Concentration Curl, Hammer Curl, Preacher Curl, Incline Curl, and What Not.
By admin on Training
April 22, 2009
The purpose of writing my thoughts on the above topic came from a question which was raised by an individual who frequents Ironcult. He queried, “Coach, why don’t you allow us to do concentration curls, as I heard from a friend of mine that it is a very good exercise for building huge biceps.” I had always wondered about these various bicep exercises and had thought, perhaps, there is a better way to achieve bigger biceps. I was really not convinced performing various types of bicep curling movements. I couldn’t come up with an answer as I didn’t have the wherewithal to know the answer. But, off late (since two years or so) I had stopped doing curling movements for building biceps, as I honestly felt and still feel that pull-ups and chin-ups with various grips is adequate to stimulate growth in the bicep. I can acknowledge that my beliefs didn’t go wrong, as I haven’t lost the size I earlier possessed. So how true it is to perform regular dose of bicep exercise to build them?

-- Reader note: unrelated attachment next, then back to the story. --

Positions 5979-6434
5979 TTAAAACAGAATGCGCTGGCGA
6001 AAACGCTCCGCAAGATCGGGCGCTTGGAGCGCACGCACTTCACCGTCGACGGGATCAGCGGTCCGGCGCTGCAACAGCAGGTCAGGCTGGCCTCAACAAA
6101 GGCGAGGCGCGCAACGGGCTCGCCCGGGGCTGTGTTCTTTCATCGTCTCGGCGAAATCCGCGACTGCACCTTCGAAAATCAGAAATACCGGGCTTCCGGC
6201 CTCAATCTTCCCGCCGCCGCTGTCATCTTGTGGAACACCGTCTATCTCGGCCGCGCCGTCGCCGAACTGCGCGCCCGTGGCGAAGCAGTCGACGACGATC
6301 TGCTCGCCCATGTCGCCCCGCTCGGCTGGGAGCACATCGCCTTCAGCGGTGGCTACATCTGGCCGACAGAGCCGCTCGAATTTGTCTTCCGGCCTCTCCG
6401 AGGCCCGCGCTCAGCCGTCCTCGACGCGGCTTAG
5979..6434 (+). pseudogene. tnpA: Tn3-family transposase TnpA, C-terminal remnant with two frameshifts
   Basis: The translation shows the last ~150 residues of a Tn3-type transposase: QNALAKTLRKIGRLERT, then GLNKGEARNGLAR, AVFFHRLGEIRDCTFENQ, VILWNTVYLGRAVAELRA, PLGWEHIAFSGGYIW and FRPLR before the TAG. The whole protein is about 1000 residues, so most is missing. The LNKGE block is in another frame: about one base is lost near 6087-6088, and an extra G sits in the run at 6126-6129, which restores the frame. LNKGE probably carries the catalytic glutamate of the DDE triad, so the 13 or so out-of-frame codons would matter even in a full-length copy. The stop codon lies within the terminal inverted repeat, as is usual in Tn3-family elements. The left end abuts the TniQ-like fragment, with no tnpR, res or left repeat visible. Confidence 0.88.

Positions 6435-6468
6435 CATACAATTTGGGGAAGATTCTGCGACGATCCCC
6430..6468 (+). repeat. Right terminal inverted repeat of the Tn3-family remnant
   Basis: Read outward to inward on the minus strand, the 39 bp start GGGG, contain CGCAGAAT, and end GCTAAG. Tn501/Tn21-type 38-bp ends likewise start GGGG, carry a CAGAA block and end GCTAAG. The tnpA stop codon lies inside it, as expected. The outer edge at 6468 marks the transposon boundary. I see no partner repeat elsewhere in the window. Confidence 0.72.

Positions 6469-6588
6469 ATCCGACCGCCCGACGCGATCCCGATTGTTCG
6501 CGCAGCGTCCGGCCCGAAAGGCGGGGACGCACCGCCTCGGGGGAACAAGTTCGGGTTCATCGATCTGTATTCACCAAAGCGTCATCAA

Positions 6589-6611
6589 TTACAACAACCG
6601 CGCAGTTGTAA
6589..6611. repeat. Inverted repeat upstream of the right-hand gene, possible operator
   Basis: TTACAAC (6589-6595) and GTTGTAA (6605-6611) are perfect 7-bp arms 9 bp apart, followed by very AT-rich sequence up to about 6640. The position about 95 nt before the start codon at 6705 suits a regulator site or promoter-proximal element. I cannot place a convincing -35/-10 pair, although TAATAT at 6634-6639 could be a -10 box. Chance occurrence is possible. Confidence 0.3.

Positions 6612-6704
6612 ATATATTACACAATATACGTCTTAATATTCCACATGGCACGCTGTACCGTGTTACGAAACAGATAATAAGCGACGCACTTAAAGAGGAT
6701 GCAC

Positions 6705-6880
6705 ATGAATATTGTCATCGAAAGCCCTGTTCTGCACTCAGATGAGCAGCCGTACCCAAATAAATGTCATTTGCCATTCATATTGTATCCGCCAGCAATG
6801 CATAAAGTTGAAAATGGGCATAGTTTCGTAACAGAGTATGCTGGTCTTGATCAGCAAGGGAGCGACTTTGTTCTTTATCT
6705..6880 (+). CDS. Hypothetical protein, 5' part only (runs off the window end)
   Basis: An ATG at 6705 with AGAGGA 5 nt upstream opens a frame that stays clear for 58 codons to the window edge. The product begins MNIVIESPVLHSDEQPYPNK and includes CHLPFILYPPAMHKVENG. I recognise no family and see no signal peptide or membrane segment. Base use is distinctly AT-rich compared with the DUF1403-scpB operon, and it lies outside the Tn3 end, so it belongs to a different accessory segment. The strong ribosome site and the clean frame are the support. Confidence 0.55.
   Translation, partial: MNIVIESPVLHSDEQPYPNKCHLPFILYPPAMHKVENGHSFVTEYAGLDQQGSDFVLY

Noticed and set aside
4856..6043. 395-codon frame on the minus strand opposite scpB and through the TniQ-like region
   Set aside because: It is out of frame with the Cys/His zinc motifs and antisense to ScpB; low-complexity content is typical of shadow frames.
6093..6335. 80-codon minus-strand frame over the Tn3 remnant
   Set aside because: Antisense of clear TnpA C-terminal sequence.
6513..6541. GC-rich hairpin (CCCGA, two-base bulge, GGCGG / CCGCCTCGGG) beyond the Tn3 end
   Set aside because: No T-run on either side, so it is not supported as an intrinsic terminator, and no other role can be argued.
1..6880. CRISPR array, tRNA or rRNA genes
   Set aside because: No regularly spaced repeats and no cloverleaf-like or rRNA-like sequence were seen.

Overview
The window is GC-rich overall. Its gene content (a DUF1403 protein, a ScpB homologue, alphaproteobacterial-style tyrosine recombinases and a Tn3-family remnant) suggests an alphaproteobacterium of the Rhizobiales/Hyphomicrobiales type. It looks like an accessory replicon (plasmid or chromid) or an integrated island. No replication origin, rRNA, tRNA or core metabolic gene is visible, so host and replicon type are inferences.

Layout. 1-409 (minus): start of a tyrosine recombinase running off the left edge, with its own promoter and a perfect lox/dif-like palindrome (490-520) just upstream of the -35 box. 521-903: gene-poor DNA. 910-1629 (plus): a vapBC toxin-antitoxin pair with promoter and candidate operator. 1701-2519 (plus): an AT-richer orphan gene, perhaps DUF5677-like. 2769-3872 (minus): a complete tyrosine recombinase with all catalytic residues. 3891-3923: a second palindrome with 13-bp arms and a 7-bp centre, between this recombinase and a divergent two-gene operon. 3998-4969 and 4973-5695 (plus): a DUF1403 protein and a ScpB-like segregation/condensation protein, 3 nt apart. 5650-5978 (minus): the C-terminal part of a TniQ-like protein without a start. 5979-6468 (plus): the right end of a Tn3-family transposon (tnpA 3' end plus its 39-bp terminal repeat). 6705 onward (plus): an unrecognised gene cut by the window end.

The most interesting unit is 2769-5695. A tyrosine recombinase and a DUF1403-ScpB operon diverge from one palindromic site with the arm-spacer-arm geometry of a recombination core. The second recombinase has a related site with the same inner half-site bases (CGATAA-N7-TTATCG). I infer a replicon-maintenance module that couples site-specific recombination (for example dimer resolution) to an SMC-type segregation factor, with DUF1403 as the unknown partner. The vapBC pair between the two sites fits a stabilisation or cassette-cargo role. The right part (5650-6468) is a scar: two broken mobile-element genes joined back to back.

Allow me to explain my views and let’s try to understand this aspect better. Take for example the physiques gymnasts possess. How do they possess humongous bicep, shoulder and forearm size? Moreover, they are endowed with a strength which looks to be directly proportional to the size of the muscles, and not like the regular beefed up and juiced (steroid) bodybuilder’s physique, which is devoid of strength. Since gymnasts possess huge bicep, forearm and shoulder which even bodybuilders envy, they should be doing various bicep curling movements and protocols. Yes, Yes! They cannot achieve a bicep size and shape like they do by not doing various bicep curling movements. Alas! I am very sorry, as this is not the case with them.